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Faith’s Queer Pleasures: The Post-Civil Rights Politics of Race, Sexuality, and Christian Identity Open Access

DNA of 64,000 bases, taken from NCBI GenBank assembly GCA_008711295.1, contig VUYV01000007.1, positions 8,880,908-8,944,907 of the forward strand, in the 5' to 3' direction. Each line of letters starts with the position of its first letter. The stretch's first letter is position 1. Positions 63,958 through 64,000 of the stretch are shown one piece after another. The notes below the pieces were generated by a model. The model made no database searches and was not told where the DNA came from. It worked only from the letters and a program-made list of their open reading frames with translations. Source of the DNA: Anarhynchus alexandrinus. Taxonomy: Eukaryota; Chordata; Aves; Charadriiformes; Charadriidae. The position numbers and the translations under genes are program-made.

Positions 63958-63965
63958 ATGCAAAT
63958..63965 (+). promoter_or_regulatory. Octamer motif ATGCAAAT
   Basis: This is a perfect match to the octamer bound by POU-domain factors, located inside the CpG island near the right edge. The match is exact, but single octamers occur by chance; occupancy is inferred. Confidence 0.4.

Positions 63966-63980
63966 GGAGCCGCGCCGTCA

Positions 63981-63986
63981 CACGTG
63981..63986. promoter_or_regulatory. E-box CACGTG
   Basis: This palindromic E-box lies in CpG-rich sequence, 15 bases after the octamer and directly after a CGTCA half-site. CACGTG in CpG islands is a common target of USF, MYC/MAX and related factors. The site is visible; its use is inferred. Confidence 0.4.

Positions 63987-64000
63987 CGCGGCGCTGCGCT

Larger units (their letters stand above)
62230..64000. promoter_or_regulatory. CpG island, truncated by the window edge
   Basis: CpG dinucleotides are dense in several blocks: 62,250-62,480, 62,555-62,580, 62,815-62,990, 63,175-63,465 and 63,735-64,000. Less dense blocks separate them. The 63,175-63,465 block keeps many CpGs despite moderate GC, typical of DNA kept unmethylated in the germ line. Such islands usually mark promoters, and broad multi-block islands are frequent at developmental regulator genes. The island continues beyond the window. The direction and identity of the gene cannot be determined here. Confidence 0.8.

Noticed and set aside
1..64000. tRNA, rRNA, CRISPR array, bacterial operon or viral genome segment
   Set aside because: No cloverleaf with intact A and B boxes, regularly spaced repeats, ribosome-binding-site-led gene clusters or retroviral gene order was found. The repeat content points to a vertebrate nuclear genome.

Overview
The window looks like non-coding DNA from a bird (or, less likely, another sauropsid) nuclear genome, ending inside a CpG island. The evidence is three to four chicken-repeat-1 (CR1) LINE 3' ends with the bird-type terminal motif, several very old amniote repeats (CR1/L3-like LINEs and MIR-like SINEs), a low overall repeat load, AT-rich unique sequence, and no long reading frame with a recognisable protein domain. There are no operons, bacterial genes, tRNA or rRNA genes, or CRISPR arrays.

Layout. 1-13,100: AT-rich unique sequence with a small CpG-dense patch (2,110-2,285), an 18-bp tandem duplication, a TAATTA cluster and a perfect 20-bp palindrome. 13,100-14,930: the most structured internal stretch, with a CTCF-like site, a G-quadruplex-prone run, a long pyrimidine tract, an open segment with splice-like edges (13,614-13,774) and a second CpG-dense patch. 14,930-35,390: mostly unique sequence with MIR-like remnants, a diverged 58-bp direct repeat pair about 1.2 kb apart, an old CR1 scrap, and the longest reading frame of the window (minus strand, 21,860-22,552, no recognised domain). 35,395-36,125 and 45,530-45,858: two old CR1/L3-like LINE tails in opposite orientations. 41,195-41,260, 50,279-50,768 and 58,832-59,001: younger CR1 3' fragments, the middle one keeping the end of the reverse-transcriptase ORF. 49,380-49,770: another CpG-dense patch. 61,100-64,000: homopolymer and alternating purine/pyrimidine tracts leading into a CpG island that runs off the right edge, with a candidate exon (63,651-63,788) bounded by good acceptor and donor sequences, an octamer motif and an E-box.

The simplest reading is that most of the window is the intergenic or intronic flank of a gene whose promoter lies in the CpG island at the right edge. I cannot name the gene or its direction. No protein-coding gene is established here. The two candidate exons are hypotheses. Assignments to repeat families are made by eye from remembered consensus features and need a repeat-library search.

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"Faith’s Queer Pleasures" studies the politics of Christian Identity in the post-civil-rights era to examine the silences and erasures that perpetuate the belief that people of faith are not lesbian, gay, bisexual or transgender and that LGBT people are not people of faith. It also shows that silences and erasures have also made it possible for Christian segregationists and Christian civil rights activists to plausibly appeal to the same religious tradition. My dissertation, "Faith’s Queer Pleasures: The Post-Civil Rights Politics of Race, Sexuality and Christian Identity," therefore argues that Christian identity references no single moral position. Rather, Christianity derives its meaning from the dominant or normative condition that its believers seek to effect. The point of "Faith’s Queer Pleasures" is not to deny the truth of sincere religious conviction. Nor to suggest that religion-based biases are historically identical. Rather, it is to attend to the fact that religion functions identically to multiple and oppositional political ends. Although the project analyzes the activism of lesbian and gay Christians, I do not argue that Christian belief, identity, and practice were socially and politically liberatory in themselves. Rather, as tools they provided ways to press the boundaries of what it meant to be Christian and homosexual. Each chapter examines the indeterminateness of Christianity – that is, the fact that Christianity means different things to different people, that its meaning is conditioned by what it is asserted in relation to, and that we can better understand what religion means by simultaneously examining its intersection with race and sexuality and the social change people are working to achieve.

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